Written by Gravy.
A few weeks ago we released a free little game called Bubbimals
aimed at young children (and parents). There are two simple game modes and an A-Z of cute little animal characters to play with and collect.
It’s had a deliberately soft launch, and until today we’ve avoided promoting it at all whilst closely watched the stats. Our aim is to see the difference in downloads between an organic launch and then how the downloads are affected by free promotional channels and then possibly a paid promotion as well.
Earlier this year we published Apache Overkill
for iPhone via the mighty Miniclip
alongside the flash game we created for them. We happily watched it rise to number 9 in the US games chart and it’s sold very well, but we don’t have full access to all the publisher stats.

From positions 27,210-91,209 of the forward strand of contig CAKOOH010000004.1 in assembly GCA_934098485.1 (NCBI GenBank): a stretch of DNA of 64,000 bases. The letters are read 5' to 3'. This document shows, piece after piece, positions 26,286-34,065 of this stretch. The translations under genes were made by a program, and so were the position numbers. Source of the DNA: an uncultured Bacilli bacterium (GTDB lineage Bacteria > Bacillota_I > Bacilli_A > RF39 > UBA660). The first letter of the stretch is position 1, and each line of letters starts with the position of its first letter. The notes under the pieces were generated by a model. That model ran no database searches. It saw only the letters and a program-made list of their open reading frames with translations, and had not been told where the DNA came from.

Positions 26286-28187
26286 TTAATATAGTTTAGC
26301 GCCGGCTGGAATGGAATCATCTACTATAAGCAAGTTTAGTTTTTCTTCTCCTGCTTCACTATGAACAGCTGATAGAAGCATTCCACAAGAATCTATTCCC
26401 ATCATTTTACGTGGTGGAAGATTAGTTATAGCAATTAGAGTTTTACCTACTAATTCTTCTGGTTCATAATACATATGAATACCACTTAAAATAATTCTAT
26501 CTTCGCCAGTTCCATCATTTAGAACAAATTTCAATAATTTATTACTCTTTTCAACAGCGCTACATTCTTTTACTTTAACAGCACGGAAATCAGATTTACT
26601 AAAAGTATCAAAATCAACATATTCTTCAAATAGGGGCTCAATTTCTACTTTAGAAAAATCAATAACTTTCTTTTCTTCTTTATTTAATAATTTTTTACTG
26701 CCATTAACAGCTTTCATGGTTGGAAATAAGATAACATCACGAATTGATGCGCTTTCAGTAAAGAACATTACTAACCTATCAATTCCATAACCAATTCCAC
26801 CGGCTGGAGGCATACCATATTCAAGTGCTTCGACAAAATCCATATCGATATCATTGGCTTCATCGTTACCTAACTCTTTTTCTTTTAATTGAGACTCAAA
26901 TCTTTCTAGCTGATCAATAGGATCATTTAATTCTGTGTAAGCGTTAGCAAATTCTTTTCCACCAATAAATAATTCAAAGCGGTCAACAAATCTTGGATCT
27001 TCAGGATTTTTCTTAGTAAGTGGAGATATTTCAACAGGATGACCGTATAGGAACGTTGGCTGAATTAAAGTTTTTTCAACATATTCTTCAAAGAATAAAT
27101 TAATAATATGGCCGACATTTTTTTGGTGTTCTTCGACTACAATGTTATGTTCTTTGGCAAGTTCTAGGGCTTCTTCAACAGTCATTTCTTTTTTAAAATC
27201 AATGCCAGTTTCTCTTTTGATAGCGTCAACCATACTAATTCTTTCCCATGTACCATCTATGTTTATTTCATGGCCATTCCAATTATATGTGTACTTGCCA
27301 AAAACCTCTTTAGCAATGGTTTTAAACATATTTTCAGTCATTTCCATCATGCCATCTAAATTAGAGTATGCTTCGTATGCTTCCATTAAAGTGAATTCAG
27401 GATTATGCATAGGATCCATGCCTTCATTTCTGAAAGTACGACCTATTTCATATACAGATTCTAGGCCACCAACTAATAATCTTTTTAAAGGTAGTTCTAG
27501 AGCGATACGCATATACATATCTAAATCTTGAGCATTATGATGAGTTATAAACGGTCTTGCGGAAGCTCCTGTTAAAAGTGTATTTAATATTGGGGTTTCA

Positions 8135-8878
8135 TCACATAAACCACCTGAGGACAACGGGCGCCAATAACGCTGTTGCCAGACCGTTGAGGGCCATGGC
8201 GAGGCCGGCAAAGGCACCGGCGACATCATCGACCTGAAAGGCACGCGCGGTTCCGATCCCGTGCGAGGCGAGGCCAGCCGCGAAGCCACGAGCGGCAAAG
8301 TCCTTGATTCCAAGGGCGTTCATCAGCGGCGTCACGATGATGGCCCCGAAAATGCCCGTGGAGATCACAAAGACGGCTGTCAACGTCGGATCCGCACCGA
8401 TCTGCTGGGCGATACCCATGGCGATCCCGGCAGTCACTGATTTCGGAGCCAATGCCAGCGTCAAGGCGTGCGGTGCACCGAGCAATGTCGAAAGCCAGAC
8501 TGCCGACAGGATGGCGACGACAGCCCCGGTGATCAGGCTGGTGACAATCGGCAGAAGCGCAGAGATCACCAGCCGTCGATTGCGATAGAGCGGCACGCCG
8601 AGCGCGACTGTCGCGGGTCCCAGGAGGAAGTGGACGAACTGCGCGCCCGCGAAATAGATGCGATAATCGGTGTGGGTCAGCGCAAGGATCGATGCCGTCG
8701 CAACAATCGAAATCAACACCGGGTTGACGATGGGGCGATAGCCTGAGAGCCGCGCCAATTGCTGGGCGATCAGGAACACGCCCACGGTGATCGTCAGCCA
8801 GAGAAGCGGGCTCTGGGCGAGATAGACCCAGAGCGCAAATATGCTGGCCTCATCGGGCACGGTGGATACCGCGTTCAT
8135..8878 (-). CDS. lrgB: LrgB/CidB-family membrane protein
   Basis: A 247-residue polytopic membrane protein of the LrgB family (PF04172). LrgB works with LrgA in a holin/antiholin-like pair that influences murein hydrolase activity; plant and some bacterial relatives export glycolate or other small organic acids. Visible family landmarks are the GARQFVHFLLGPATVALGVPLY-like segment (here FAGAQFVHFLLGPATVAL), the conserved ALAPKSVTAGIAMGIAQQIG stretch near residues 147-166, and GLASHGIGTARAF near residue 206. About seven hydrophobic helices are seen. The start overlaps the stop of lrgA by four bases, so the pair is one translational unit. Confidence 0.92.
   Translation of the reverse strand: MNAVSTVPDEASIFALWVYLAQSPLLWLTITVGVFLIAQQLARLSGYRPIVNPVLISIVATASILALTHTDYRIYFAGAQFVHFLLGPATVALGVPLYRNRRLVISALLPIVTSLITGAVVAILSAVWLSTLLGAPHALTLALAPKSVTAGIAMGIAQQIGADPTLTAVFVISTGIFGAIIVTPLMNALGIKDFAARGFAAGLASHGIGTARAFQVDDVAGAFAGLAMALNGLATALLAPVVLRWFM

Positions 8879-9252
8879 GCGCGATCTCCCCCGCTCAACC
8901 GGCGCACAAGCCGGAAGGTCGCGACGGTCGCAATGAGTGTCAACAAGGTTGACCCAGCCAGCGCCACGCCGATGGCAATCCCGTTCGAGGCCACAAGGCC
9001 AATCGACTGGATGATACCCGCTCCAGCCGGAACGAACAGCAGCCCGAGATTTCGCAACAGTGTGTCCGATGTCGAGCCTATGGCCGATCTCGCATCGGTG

By publishing our own game on the App Store and Android Marketplace we can compare the two publishing platforms and see how different markets respond to in-app payments. Unless it happens to start shifting millions of copies we don’t expect it to be a cash cow but as a free app we want to develop an install base for future updates and promotions of other future apps for clients and ourselves.
Bubbimals was created using Unity3D
rather a C++ based development platform as per Apache Overkill. We’ve always had Unity capabilities in-house, and although the client opportunities compared to flash are limited we know it’s a powerful and rapid development tool. As our first Unity iphone game it’s been hugely beneficial to see how the development time is divided between concept, design, engine, testing, optimising, porting, publishing and promotion and how that compares to Flash development and C-based development.
We’ll follow up with some of our insights into the pros and cons of the different platforms and also the reaction to the app itself.